However, a research group at Uppsala University in Sweden, led by Kjell Areklett, professor of physics and global energy systems, said that the NPD has exaggerated expectations of undiscovered gas resources and new discoveries on the Norwegian continental shelf.

Areklett and colleagues have used official figures for Norwegian gas production, gas reserves and gas resources in their calculations. Their analysis is based on a model developed by the researcher Bengt Söderberg for the calculation of future gas production.

Söderberg has created two scenarios, one including the Norwegian
Petroleum Directorate estimates for undiscovered gas resources, and
the other based on that future discoveries only account for half of what the Norwegian Petroleum Directorate has estimated. Even the most optimistic scenario shows that Norwegian gas production does not reach the level the government has set.

Production will fall.

- I do not understand why the Norwegian authorities have not said that gas production will peak as quickly and fall as sharply as it will. Our figures, which have been tested by other researchers, show that production will fall rapidly after 2020, precisely where Norwegian forecasts end, said Areklett. On the other hand he praises Norway for being far more open than most other nations about their production figures and resource estimates.

- Based on these figures we can with our model do fairly accurate estimates of future production, “he said. Areklett attributes the claimed sharp fall in gas production after 2020 to the current production rate and the low size of new discoveries.

- Norway cannot produce more gas than is found. Since the Ormen Lange field in 1997, there have been no discoveries of major importance. New natural gas discoveries are noticeable by their absence, and there is little reason to believe that you will make new giant discoveries in the future,” said Areklett.

- The North Sea has been thoroughly drilled, and with the exception of Snøhvit, exploration in the Barents Sea has so far been a failure. It is possible that the Norwegian Petroleum Directorate made its estimates anticipating major discoveries in the Lofoten area, but it is highly uncertain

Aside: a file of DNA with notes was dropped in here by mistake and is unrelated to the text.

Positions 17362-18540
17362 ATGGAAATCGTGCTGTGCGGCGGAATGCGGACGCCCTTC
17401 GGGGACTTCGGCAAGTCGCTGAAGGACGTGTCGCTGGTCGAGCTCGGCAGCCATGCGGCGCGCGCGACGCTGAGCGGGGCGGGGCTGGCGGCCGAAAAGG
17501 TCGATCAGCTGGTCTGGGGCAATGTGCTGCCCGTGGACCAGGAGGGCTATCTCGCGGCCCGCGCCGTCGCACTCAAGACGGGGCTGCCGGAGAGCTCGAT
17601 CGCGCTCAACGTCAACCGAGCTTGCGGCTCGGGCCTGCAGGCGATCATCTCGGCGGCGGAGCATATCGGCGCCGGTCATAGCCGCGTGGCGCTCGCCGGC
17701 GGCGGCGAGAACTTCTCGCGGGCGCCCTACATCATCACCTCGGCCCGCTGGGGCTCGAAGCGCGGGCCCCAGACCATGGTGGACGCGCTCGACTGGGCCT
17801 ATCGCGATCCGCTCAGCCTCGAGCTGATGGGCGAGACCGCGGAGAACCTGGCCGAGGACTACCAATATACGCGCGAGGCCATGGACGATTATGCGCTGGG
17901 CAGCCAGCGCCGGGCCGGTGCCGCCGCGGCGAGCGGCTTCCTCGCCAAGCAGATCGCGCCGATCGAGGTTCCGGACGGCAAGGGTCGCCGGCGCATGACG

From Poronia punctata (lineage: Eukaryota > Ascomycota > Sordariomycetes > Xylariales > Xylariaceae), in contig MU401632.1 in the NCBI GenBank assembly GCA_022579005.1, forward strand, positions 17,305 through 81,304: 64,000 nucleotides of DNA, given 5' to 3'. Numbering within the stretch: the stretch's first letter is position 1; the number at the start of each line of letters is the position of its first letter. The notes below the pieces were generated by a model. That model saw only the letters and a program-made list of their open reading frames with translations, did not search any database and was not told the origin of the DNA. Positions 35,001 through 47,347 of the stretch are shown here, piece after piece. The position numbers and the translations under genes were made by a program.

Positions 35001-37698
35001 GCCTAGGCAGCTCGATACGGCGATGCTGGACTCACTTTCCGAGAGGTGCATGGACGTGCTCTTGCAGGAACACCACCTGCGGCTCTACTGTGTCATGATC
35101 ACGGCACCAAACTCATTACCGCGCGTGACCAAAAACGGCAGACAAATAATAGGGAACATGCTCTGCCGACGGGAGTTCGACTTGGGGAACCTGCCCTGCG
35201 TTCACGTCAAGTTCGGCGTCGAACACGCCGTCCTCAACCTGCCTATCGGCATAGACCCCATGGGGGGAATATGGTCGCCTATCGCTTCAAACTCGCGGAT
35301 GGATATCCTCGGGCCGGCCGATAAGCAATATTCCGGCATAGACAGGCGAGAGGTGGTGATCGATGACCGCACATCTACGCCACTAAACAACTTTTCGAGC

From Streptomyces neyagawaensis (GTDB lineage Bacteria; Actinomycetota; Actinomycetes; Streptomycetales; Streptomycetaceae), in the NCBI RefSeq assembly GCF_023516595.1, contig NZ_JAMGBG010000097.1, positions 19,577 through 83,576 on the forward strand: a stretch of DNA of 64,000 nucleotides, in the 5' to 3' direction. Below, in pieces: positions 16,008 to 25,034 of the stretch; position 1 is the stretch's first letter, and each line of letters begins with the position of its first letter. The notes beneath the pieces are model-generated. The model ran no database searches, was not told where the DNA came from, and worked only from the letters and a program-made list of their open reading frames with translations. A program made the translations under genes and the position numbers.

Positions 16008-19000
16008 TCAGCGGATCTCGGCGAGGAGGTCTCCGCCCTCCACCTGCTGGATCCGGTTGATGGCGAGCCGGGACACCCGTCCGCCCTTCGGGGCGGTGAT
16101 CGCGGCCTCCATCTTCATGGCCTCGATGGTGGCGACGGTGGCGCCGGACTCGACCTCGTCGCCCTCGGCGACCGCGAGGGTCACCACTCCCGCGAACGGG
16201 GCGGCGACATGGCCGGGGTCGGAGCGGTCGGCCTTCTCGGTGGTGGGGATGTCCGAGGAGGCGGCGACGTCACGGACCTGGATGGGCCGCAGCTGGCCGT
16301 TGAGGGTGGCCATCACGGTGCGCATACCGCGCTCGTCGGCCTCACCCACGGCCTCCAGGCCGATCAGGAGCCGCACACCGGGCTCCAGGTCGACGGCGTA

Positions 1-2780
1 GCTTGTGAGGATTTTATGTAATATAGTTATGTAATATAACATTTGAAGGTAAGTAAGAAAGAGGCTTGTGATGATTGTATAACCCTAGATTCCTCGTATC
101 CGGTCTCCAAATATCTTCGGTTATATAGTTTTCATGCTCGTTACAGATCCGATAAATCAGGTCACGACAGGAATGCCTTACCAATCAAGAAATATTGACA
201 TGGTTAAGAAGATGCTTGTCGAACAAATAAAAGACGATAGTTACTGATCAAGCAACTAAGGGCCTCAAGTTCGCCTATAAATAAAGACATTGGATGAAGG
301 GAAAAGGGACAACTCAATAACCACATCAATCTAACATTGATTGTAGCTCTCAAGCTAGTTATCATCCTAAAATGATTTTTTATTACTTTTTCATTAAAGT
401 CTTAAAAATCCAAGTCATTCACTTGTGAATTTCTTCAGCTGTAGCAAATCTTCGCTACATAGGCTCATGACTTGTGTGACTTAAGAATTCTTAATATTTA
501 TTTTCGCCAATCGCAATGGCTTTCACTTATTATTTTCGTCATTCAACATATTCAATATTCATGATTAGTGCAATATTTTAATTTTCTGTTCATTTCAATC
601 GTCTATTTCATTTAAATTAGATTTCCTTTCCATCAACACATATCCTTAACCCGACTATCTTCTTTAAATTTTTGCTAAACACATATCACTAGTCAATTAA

that the oil industry will win the struggle to get permission to drill in this part of the Norwegian Sea”, he said.

Suspicious.

He wonders why the Norwegian authorities do not release production estimates for the period after 2020, and suggests that the Norwegian people are being deceived.

- In all other situations energy forecasts have been made for the period up to 2030. This is the case, for example, for the International Energy Agency (IEA). This makes me suspicious, and makes me wonder if the Norwegian authorities do not want to reveal the truth.

- What would be the motive for consciously withholding this information?

- It’s always unpleasant to announce that an industry will end. So far they have been telling the Norwegian people not to be concerned about the end of oil because you have got gas, “said Areklett.

- “But”, he adds, “Norwegian gas production has a “use by” date, and it is not that far in the future”.

NPD estimated in 2008 that we will produce between 125 and 140 billion Sm (3) (standard cubic meters) of gas in 2020. Last year’s production was 103 Sm (3).

Next article by Hilde Harbo

Old forecasts have gas figures that are too high

Published: 06/17/1910 at. 8:16

The Norwegian Petroleum Directorate (NPD) acknowledges in principal that the Swedish researchers are correct in saying that the NPD forecasts have been too optimistic. They have now revised their estimates.

Aftenposten has gained access to the NPD’s completely fresh projections of future gas production until the year 2021, to be published later this year. It shows a clear decline in the forecasts of gas production compared with the last published figures (2008).